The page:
UPDATE: Amazon has just launched the Auto Rip service, covering both new purchases and previous purchases dating back to 1998 for over 37,000 eligible discs. A new “Auto Rip” icon will appear next to physical CD listings in the store to identify eligibility. [Thanks, Bosco, for letting us know!]
Online retailer, consumer electronics firm, and media giant Amazon is soon expected to announce an “auto rip” service, that will automatically add the tracks from a purchased physical CD to a user’s account on the company’s Cloud Player, which enables online access to a cloud-based library of digital music content, according to sources speaking with CNET at CES in Las Vegas. The move is an effort to both revitalize physical CD purchases as well as increase interest in Amazon’s cloud services.
Current internal plans for the service describe a system in which a user with an Amazon account purchases a physical CD and the content from that CD is then encoded into MP3 format and automatically added to the customer’s Amazon Cloud Drive for access by the Amazon Cloud Player.
Apple currently offers a service similar to the Cloud Player, called iTunes Match. With iTunes Match, a customer adds songs to their iTunes library on Mac or PC, either from ripping physical CDs or importing downloaded content “obtained elsewhere.” The service then scans the files and adds access to them to a user’s digital cloud library or uploads the files to the library if iTunes cannot find a match.
With Amazon’s potential service, the company will take the user ripping process out of the equation for new CD purchases. The company is also considering applying the service to past purchases, which would be a significant undertaking, as Amazon has been selling CDs longer than the iTunes Store has been in operation.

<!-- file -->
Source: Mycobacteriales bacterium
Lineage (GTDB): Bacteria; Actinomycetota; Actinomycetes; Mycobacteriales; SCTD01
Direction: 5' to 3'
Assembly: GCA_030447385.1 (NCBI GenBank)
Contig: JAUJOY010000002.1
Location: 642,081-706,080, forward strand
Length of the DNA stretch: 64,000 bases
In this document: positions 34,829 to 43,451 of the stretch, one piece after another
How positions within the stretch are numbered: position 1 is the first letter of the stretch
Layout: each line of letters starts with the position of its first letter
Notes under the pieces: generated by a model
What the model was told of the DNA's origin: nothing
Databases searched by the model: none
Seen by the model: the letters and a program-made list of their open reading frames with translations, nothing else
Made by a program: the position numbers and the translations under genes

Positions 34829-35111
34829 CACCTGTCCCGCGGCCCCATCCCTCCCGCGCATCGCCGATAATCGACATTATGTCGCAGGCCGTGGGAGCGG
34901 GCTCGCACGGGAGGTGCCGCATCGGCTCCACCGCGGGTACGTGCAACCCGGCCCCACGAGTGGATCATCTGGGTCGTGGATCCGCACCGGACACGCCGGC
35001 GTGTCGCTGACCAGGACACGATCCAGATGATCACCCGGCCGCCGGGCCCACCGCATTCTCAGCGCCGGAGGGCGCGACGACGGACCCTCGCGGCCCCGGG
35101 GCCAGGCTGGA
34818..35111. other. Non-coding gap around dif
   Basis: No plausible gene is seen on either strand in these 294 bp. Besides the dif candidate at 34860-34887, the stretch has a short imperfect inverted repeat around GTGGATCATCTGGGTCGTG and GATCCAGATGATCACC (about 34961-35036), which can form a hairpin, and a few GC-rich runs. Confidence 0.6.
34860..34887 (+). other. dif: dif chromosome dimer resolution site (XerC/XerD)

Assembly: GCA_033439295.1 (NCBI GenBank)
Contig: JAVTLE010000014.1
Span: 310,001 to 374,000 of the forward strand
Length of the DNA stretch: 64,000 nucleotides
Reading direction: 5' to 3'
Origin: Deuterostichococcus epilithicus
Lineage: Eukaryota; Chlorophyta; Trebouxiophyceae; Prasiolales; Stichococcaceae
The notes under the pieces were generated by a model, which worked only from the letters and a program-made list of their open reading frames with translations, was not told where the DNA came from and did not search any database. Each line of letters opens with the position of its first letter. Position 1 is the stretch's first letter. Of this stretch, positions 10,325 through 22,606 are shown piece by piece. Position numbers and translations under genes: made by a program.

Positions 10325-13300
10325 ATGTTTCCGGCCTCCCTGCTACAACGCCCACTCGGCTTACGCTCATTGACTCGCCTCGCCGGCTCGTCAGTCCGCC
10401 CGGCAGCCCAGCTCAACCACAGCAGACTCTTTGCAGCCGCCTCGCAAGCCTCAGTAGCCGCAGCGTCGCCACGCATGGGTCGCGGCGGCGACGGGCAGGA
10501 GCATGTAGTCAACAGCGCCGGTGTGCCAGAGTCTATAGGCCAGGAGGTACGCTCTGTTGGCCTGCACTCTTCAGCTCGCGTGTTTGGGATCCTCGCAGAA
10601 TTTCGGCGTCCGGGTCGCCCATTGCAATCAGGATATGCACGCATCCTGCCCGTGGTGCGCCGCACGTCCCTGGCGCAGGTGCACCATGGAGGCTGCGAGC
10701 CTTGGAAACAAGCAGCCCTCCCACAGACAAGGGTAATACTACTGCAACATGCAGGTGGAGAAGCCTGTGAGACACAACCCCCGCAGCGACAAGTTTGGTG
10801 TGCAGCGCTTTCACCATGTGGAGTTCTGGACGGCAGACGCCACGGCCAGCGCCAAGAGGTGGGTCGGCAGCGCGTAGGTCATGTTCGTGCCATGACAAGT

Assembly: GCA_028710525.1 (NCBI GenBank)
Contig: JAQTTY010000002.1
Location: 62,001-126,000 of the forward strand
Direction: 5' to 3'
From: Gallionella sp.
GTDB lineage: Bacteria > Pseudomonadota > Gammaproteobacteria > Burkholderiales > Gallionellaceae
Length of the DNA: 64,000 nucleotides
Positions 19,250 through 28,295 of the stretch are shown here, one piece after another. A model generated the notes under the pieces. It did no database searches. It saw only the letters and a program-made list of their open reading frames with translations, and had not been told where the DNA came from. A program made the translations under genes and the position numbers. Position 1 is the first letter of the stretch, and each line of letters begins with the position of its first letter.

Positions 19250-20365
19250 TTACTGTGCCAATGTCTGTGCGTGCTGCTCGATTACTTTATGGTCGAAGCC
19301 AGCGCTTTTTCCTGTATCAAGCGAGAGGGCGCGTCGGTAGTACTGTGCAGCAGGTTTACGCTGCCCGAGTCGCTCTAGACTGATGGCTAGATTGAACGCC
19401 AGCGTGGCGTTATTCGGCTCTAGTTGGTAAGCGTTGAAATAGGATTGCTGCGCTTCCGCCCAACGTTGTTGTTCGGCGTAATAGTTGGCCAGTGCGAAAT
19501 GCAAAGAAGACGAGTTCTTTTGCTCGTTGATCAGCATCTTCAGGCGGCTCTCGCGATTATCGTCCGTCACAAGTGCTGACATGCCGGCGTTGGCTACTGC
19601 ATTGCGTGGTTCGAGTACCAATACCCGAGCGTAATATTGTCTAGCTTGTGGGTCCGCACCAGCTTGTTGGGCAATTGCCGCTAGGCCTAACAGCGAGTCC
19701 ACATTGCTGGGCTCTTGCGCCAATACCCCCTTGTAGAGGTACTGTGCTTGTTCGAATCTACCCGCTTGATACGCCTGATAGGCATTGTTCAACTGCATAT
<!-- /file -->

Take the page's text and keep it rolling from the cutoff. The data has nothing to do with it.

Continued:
As CNET points out, Amazon’s efforts would be similar to those in the movie industry, where five out of the top six studios are committed to UltraViolet, a shared online digital movie distribution platform. Many studios are including access to an online copy of a film via UltraViolet when the film is purchased physically on DVD or Blu-ray.
In the area of movies, iTunes also stands apart from the crowd by offering its own cloud-based solution, although there is not yet any official way for Apple customers to add physically purchased video content to their cloud library.
Digital distribution has become the primary method of obtaining content for many consumers, but physical content still offers some advantages, including better quality and a built-in backup if later ripped digitally. Amazon’s music store is nowhere near as successful as Apple’s iTunes Store, but pressure from the Seattle-based company may prompt Apple to respond by offering its customers content of better quality (for example, 24bit lossless) or better value through reduced prices.